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ARRL Field Day
June 23, 2018 @ 14:00 - June 24, 2018 @ 14:00
The Franklin County Auxiliary Communications Club (FCACC) will be hosting operators from the FCOH ARES and Central Ohio Traffic Net, as well as personnel from Ohio Military Reserve, during the 2018 American Radio Relay League (ARRL) “Field Day” Exercise on June 23-24, 2018. The 24-hour exercise will begin at 2:00 p.m. on Saturday, June 23, 2018 at FCEM&HS, 5300 Strawberry Farms Blvd., Columbus and will demonstratethe science and skill of Franklin County’s Amateur Radio capabilities. This event is open to the public during certain periods. Visitors are encouraged to attend from 2:00 PM to 5:00 PM Saturday and from 12:00 PM to 2:00 PM Sunday.
Amateur Radio, often called “ham radio,” is a worldwide community of licensed operators who use radio airwaves to transmit voice, data and pictures when normal infrastructure is offline. The systems function completely independent of the Internet or cell phone infrastructure and can be set up almost anywhere in minutes. Operators are trained in basic electronics and radio communications and licensed by the Federal Communications Commission. The Franklin County Auxiliary Communications Club (FCACC) helps to ensure amateur radio communication capabilities for FCEM&HS in the event of an emergency or disaster in Franklin County.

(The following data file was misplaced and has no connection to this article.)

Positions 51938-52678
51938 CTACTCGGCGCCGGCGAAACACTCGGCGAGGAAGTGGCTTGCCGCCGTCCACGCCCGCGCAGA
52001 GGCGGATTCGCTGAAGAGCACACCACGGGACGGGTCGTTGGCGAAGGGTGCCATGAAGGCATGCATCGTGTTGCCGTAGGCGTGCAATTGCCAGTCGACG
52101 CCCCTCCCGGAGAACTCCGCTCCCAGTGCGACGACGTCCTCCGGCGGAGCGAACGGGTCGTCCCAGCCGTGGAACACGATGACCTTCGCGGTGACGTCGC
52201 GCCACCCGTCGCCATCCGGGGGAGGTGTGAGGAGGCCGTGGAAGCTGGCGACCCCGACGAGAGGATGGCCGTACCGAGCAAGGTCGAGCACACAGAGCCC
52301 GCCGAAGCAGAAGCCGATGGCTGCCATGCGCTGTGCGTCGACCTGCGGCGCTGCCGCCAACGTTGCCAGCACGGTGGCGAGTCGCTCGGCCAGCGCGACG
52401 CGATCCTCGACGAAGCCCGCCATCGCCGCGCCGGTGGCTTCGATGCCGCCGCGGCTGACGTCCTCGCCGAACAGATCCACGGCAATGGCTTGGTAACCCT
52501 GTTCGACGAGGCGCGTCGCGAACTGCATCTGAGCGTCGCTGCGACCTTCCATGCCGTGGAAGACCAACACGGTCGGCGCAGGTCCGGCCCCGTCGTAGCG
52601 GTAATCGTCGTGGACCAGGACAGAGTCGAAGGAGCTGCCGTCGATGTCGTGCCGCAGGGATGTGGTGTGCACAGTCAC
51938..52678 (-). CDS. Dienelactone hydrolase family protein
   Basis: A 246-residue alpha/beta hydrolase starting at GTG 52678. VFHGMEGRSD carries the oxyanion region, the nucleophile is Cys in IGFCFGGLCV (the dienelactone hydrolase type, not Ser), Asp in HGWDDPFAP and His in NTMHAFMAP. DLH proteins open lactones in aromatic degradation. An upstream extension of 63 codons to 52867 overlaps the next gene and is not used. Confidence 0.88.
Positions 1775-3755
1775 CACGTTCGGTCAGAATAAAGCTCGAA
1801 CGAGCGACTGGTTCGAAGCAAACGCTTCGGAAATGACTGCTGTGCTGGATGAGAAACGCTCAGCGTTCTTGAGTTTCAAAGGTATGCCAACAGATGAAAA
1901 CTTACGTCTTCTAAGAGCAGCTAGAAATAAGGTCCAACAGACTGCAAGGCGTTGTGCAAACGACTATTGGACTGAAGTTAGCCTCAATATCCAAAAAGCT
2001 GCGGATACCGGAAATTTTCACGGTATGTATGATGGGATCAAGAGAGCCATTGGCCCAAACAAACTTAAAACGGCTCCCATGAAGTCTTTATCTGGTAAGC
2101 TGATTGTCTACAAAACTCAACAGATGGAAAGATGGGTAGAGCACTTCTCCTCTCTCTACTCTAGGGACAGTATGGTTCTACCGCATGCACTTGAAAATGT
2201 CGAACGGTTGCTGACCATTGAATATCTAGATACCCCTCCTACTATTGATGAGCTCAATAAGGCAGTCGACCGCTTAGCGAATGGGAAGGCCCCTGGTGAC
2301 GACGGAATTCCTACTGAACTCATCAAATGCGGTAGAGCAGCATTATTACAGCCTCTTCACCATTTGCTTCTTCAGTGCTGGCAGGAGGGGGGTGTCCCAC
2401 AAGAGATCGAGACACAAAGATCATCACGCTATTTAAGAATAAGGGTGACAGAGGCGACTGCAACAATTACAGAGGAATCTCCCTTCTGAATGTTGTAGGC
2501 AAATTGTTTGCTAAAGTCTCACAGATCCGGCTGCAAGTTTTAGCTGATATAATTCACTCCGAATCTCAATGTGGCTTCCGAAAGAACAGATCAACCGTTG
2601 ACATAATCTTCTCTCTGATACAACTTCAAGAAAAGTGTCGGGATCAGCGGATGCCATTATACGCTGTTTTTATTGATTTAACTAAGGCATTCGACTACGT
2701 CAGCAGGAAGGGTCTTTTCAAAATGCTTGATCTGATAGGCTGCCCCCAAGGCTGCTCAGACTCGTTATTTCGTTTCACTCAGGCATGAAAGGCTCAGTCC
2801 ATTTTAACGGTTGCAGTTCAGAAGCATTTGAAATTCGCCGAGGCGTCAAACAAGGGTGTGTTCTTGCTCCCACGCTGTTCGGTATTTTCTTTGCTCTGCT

ARRL Field Day is the single most popular on-the-air event held annually in the United States and Canada. On the fourth weekend in June, more than 35,000 radio amateurs will gather with their clubs, groups or simply with friends to demonstrate ham radio’s ability to work reliably under any conditions from almost any location. During the 24-hour exercise, operators will communicate with as many other stations as possible and practice their emergency response plans.
For anyone interested in Amateur Radio operations or becoming a licensed Amateur Radio operator, the event will also feature demonstrations on how to use the equipment and the opportunity for residents to send an actual message through the system. Currently, there are over 725,000 licensed operators in the United States, ranging in age from as young as 5 and as old as 100.